Can you imagine being charged thousands of dollars for using your own images? Neither can I, but this has recently happened to a renowned Chinese astrophotographer. Visual China Group (VCG) or “the Getty of China” accused Jeff Dai of copyright violation after he shared his own photos on social media. And for this “violation,” he might need to pay up to $12,000.
A Photographer is suing prominent cannabis website Leafly for unlawful use of his photographs of iconic rappers Snoop Dog and Tupac. According to sources, the lawsuit alleges that Leafly unlawfully published and displayed Monroe’s photography without his consent.
The heart of the dispute lies in an article about blunts, hollowed-out cigars filled with marijuana, according to Green Market Report. At the centre of the post was a side-by-side portrait featuring iconic rappers Tupac Shakur and Snoop Dogg. The caption accompanying the image suggested that Tupac taught Snoop the art of crafting blunts, which, in turn, led the rapper to smoke ten a day.
Two photographers have lost a copyright case against Instagram. The court recently ruled that embedding photos on third-party websites is not a copyright infringement. This might have implications for all photographers out there, and it’s also not the first time that a photographer lost to Meta in a similar case.
About a year ago, the Copyright Claims Board (CCB) started accepting cases in the US. This is good news for you if you are a photographer or any other type of creator. This board provides a quick, less costly option for submitting Copyright claims in federal court. (Definitely smaller scale than this 228.9 million dollars copyright lawsuit)
While the court has been active for since June ’22, this is its first case was decided on February 28, 2023. It is a case discussing an unauthorized image use by a lawyer on his website. The final ruling was in favor of the photographer, though far from what he asked for. Here are the full details.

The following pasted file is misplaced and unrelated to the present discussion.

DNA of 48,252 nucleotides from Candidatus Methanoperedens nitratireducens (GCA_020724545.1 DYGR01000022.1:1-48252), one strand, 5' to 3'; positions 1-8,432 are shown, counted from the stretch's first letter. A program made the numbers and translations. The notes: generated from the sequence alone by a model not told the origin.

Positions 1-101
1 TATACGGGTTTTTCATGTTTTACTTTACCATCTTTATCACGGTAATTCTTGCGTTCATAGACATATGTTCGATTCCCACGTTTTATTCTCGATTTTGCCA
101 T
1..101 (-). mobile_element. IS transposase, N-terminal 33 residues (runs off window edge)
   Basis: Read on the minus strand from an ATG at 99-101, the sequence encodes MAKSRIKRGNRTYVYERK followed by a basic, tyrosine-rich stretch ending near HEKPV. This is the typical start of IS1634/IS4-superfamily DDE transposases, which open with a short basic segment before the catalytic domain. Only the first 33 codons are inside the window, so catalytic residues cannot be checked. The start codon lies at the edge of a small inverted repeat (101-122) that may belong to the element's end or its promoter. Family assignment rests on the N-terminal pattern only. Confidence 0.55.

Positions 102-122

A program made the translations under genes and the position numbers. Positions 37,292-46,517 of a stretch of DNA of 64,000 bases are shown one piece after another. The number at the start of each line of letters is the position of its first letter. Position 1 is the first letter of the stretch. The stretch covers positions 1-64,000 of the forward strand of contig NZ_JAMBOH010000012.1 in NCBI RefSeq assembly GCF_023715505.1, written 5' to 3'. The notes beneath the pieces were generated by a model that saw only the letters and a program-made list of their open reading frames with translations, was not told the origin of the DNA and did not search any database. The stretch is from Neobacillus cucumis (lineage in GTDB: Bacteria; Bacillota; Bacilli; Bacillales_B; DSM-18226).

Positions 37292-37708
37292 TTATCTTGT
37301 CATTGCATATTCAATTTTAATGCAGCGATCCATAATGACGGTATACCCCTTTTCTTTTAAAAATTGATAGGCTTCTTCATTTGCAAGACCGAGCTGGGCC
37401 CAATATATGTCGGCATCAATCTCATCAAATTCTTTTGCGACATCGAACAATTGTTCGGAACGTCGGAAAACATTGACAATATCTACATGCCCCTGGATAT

Stock photo platform Getty Images has sued Stability AI, the maker of AI image generator Stable Diffusion. Getty alleges that the tech company unlawfully scraped millions of copyrighted images that Getty owns or represents. As they reportedly never asked for permission to do so, Getty claims that Stability AI benefited commercially, while harming the artists whose work it used to train its AI.
Three artists have filed a copyright lawsuit against the creators of Stable Diffusion, Midjourney, and DreamUp, DeviantArt’s AI image generator. Sarah Andersen, Kelly McKernan, Karla Ortiz, and their attorney claim that these programs have infringed the copyright of “millions of artists” by training their algorithm on their work without permission.
The Midjourney founder recently admitted to using “hundreds of millions of images” without their authors’ consent to train the image generator’s AI. And now, his company and the two others could face legal consequences.
Celebrity photo agency Backgrid has sued Twitter over copyright infringement after users uploaded thousands of its photos on the social media platform. Twitter reportedly received DMCA takedown notices, but failed to take action, and it also reportedly failed to sanction “repeat infringers.” Because of this, if Backgrid wins, Twitter will have to pay a whopping $228.9 million!
A photographer has won a staggeringly high amount in a recent copyright dispute. The Los Angeles Federal courts awarded photographer Dennis Fugnetti $1.2 million for the use of a pigeon photo without permission.
Three years ago, Fugnetti filed the claim against anti-bird pest company Bird B Gone for using his image of a pigeon in flight for 12 years. The company sells spikes that are used to deter roosting pigeons and other birds from rooftops and balconies.
David Holz, the founder of Midjourney, recently admitted something we’ve already assumed: the company’s AI was trained on hundreds of millions of images without consent from their authors. This revelation has sparked outrage among both artists and privacy advocates. It has raised concerns about the ethical implications of such actions, as well as copyright issues that might emerge.